Review by: Andrew Chan FCCA AACTA
Review Date: 30th October 2012
Reviewed as part of 16th Japanese Film Festival [JFF], Sydney and releasing in cinemas across Hong Kong from 25th October 2012
Hong Kong Box Office Taking: HK$330,010
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“Akko-Chan: The Movie” (“Akko-Chan”) is a film that takes the reins of a child getting her wish granted of magically transformed into adulthood. The premises have been done to death, but somehow, this film still manages to charm its audience with plenty of fun along the way.
Films about a kid magically growing up and experiencing adulthood are definitely nothing new. Andy Lau grew up quickly in “Wait ‘Til You’re Older”, Tom Hanks tasted the trend with “Big” and numerous other Asian movies have followed suit. Therefore “Akko-Chan” joins the long listed queue with the same well meaning, tried and true message of “cheating might gives you the desire result, but you will miss out on learning anything along the way.” Luckily, “Akko Chan” has something in common with all the above mentioned flicks, they are all good and fun films in their own right.
Haruka Ayase headlines the film as the title character. She is the reason why the film works. At times, Ayase is so effective that she comes off like a genuine 10 year old girl and the manner in which she is able to charm the audience with her innocence, yet true antics is absolutely amazing to watch. Although the film possesses a number of plot holes and ridiculous situations, Ayase somehow manages to pull the character off and manages to touch the audience in some crucial sequences. Masaki Okada shows good chemistry as the male counterpart in the midst of the cosmetic commercial world. Okada certainly possesses plenty of good looks and delivers an extremely likable performance, even if it is not outstanding. Muga Tsukaji (Handsome Suit) steals the show in his limited screen time as the helpful security guard.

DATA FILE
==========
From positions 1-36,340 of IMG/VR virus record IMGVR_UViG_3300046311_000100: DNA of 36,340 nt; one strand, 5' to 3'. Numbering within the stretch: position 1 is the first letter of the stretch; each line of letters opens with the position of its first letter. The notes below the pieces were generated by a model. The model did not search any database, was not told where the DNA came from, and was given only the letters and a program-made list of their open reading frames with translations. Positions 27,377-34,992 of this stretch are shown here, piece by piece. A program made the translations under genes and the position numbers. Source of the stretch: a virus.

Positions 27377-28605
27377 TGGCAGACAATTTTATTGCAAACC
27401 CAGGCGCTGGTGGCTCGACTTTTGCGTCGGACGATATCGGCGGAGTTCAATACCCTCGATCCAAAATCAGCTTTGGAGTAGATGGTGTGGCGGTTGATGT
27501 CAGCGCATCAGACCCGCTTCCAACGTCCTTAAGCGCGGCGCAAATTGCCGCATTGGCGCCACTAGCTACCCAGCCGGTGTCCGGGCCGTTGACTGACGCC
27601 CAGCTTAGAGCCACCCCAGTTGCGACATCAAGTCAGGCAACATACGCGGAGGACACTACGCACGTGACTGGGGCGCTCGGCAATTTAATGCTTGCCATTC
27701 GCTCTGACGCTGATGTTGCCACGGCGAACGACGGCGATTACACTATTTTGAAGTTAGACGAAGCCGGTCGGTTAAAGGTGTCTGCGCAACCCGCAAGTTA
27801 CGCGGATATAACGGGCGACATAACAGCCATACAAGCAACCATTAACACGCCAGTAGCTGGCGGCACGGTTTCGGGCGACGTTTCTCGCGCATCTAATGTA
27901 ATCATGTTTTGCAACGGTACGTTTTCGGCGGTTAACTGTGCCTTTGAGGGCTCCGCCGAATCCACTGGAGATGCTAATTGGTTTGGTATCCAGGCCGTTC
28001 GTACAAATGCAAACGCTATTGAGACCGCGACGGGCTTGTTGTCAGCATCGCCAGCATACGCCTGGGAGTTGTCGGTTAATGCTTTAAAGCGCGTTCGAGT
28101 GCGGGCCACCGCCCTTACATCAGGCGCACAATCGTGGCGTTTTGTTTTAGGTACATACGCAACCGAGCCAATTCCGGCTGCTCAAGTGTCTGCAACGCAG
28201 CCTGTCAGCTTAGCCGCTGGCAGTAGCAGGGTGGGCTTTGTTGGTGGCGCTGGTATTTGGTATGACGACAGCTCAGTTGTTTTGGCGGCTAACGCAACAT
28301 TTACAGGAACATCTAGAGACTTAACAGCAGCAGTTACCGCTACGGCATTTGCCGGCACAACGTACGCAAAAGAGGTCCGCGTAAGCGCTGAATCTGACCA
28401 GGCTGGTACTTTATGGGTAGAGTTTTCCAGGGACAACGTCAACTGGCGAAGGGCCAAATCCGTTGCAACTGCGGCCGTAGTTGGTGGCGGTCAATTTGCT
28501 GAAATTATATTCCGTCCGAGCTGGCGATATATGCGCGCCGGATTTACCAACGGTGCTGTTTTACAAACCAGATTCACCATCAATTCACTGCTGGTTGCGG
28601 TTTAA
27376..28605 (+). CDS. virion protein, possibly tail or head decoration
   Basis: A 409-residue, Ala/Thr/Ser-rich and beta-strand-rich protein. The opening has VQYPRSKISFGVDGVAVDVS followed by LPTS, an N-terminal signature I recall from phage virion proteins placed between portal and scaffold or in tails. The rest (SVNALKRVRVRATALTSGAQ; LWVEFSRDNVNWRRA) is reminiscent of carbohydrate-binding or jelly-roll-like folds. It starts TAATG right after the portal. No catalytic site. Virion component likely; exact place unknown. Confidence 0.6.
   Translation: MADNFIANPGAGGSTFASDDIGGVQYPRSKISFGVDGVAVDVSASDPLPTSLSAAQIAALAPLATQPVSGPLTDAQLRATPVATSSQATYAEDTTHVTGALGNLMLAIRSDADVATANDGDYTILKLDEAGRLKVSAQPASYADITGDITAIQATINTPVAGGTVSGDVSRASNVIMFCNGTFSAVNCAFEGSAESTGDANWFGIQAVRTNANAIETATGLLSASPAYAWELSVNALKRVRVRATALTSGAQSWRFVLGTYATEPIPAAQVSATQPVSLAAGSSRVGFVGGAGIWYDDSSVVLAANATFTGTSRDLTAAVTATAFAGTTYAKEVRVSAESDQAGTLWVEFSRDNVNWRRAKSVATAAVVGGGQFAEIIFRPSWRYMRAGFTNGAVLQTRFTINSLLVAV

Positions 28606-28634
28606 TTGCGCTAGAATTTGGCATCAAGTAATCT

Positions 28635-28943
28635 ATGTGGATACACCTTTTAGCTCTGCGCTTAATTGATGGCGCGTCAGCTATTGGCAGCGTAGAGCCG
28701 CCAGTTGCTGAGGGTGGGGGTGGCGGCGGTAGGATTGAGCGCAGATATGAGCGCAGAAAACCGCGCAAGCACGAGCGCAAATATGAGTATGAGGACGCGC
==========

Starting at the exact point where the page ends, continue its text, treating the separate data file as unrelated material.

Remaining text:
Director Yasuhiro Kawamura does extremely well in balancing magic, love, never give up attitude and a well meaning message, by focusing on characters and emotions. The aspect, I particularly enjoyed about the film is the way it goes about telling a simple story about how not giving up even in the most dire and unattainable circumstance may well get you somewhere even if it is almost impossible to imagine. The film accepts this attitude and stick to it till the very end. Although, “Akko Chan” is probably a tad overlong and tends to drag out to its 2 hour running time, the film goes to the route of boredom.
All in all, “Akko Chan” is just another one of those kids growing up magically and experiencing the pain, the fight, the struggle of real adulthood lives. However, “Akko Chan” somehow weaves its magic wane and works. The film delivers a simple yet cliché attitude to life and even if it is not totally effective, “Akko Chan” remains a surprisingly fun and charming film with a tad of emotions buried within. (Neo 2012)
I rated it 7.5/10